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Hobson Welcomes Continued Tort Reform Efforts

(Oklahoma City) Saying it’s only natural to continue to build on the advances enacted by the Legislature in the last two years, Senate President Pro Tempore Cal Hobson announced Friday that he will support Governor Henry’s continued work on tort reform in the coming legislative session.

“Governor Henry has indicated that he still supports the tort reform proposal he put forward last January and it’s abundantly clear that there are those who intend to continue to use this as a wedge issue to divide the Legislature and our state. We need to address the issue so we can put an end the political games,” said Hobson, D-Lexington.

Hobson noted that just nine months ago lawmakers held 16 hours of unprecedented public hearings and heard sworn testimony from 40 witnesses before passing the most in-depth tort reform measure in state history.

That legislation and a 2003 measure targeted at protecting obstetricians, gynecologists and emergency room physicians from rising medical malpractice premiums have already had a dramatic effect in Oklahoma, the Senate leader said.

“The American Medical Association does not consider Oklahoma a state in crisis. Statistics show that doctors in Oklahoma pay some of the lowest malpractice premiums in the country and the number of malpractice lawsuits is down dramatically.

“No less of a conservative organization than the U.S. Chamber of Commerce reported last spring that based on the 2003 reforms enacted in both states, Oklahoma’s liability system actually improved dramatically while its ranking of Texas remained almost unchanged,” Hobson said.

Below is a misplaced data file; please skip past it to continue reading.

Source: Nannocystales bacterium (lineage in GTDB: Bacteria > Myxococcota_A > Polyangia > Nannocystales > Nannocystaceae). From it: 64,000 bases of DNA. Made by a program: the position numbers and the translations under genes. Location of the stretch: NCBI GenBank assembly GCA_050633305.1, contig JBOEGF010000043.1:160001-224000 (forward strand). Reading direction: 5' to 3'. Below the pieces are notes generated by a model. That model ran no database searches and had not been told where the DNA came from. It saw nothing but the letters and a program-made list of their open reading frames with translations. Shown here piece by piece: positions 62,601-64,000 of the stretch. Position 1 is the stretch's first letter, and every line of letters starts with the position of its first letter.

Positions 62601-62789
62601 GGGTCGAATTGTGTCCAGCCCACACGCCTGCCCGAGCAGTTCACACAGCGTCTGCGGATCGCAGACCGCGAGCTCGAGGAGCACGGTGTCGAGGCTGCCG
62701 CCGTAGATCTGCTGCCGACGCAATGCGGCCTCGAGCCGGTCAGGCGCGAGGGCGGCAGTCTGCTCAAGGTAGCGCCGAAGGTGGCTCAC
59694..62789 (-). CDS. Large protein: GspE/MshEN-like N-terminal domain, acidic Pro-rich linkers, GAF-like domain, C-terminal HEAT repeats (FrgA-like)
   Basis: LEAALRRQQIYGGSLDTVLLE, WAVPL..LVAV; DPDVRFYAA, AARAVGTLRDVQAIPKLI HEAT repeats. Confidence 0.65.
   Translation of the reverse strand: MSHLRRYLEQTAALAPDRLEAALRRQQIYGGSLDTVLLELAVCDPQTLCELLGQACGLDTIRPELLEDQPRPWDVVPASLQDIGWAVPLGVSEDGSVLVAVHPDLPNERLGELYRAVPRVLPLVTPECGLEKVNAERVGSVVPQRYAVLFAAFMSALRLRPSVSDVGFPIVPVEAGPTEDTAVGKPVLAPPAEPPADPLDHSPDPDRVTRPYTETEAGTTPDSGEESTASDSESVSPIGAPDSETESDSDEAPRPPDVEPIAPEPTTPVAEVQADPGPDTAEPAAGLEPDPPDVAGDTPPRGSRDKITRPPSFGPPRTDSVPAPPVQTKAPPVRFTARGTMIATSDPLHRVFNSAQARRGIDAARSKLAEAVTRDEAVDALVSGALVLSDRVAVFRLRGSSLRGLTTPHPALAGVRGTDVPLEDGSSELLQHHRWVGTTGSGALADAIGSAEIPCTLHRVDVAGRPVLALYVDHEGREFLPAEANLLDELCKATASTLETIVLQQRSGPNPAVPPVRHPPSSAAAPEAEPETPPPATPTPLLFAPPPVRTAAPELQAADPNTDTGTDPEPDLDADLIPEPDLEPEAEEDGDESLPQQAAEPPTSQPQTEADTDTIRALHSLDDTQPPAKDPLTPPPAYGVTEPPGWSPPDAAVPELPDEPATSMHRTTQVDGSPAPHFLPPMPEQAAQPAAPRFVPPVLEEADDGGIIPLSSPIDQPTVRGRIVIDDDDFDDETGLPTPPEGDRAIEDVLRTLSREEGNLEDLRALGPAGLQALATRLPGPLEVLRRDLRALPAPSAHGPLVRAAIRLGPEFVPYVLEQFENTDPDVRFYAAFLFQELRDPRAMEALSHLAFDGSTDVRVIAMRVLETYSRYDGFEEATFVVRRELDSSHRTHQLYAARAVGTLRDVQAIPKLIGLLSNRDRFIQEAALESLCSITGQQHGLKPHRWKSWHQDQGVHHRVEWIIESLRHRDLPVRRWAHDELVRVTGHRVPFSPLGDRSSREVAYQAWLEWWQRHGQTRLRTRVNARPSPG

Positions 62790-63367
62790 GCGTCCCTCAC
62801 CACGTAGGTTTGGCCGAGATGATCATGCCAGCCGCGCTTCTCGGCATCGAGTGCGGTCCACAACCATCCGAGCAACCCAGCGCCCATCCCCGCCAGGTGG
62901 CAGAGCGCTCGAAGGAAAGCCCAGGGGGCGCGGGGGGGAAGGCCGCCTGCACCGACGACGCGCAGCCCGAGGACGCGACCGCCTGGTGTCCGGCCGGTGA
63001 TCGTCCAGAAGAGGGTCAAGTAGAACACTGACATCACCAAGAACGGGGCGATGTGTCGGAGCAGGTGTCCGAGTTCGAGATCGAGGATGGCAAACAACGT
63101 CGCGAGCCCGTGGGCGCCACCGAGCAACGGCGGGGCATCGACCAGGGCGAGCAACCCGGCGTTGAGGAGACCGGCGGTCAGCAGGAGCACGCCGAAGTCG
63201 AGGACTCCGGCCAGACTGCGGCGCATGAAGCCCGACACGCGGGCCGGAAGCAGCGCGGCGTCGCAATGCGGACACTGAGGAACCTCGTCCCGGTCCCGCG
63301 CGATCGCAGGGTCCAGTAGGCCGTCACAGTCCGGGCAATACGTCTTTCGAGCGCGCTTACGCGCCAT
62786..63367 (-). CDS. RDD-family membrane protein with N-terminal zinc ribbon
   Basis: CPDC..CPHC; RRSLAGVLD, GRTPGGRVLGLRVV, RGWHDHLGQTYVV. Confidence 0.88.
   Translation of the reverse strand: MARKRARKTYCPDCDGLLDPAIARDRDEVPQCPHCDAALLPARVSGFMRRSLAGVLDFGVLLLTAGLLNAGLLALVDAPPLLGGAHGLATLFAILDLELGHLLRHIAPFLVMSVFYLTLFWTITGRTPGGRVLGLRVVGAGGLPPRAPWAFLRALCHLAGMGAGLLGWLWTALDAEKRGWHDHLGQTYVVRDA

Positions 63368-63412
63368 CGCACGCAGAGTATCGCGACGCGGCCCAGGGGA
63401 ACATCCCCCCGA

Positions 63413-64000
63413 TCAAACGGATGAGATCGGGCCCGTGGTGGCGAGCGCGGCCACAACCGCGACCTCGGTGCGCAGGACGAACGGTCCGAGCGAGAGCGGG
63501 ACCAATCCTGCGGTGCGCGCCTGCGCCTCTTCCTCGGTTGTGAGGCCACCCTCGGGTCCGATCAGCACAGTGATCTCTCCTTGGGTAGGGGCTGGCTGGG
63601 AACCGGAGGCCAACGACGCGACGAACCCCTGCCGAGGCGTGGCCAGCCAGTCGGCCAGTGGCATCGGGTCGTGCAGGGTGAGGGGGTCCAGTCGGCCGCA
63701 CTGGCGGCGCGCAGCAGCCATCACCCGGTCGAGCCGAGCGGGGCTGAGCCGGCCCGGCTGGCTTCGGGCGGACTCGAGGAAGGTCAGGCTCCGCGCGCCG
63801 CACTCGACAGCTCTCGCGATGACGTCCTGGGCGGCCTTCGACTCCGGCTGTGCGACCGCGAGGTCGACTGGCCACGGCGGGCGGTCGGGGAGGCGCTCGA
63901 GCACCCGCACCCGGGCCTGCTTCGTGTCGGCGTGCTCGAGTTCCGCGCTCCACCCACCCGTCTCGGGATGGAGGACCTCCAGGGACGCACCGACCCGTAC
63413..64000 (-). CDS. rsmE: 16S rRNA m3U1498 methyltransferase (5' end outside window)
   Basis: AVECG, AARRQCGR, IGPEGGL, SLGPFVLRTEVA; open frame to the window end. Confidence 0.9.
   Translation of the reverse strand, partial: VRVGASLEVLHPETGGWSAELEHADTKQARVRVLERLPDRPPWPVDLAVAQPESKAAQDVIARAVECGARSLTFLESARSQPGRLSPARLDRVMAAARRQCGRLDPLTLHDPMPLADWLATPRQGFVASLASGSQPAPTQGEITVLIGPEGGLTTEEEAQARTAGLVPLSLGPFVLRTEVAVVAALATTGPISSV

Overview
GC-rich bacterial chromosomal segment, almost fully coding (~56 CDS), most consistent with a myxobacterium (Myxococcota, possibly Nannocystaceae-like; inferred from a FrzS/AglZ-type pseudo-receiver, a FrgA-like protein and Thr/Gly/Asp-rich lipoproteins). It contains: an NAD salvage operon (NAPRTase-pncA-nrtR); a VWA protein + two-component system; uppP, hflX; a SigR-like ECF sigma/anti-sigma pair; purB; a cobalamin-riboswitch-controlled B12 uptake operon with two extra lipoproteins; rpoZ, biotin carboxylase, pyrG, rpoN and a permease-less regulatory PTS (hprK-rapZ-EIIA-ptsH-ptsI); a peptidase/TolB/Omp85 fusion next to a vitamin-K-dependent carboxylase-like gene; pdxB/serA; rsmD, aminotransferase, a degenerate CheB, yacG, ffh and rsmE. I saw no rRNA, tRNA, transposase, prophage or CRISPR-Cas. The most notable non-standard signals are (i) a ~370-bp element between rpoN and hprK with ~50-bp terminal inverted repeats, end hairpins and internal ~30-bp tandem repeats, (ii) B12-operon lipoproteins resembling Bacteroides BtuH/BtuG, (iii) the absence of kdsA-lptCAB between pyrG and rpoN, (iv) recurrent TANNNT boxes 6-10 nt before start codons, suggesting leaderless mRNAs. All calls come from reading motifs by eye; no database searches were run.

Democrats carried those bills and they are making a dramatic difference in the legal landscape in Oklahoma, he said.

“Some people won’t be pleased by this announcement because they aren’t happy unless the Capitol is in turmoil. I don’t believe that’s good for the people of Oklahoma,” Hobson said.

Hobson said he still doesn’t believe there is so-called “jackpot justice” or “run-away” juries in Oklahoma. Last year’s hearings provided no evidence of these often touted phenomena, but something must be done about the damage inflicted on the state by those who keep trying to invent a crisis for political gain, he said.

“The real crisis for Oklahoma is that there are those who would rather rant and rave about a legal liability emergency that doesn’t exist than to seriously address the issues facing our state. I’m ready to address the issues that affect the lives of every Oklahoman like health care and education,” Hobson said.

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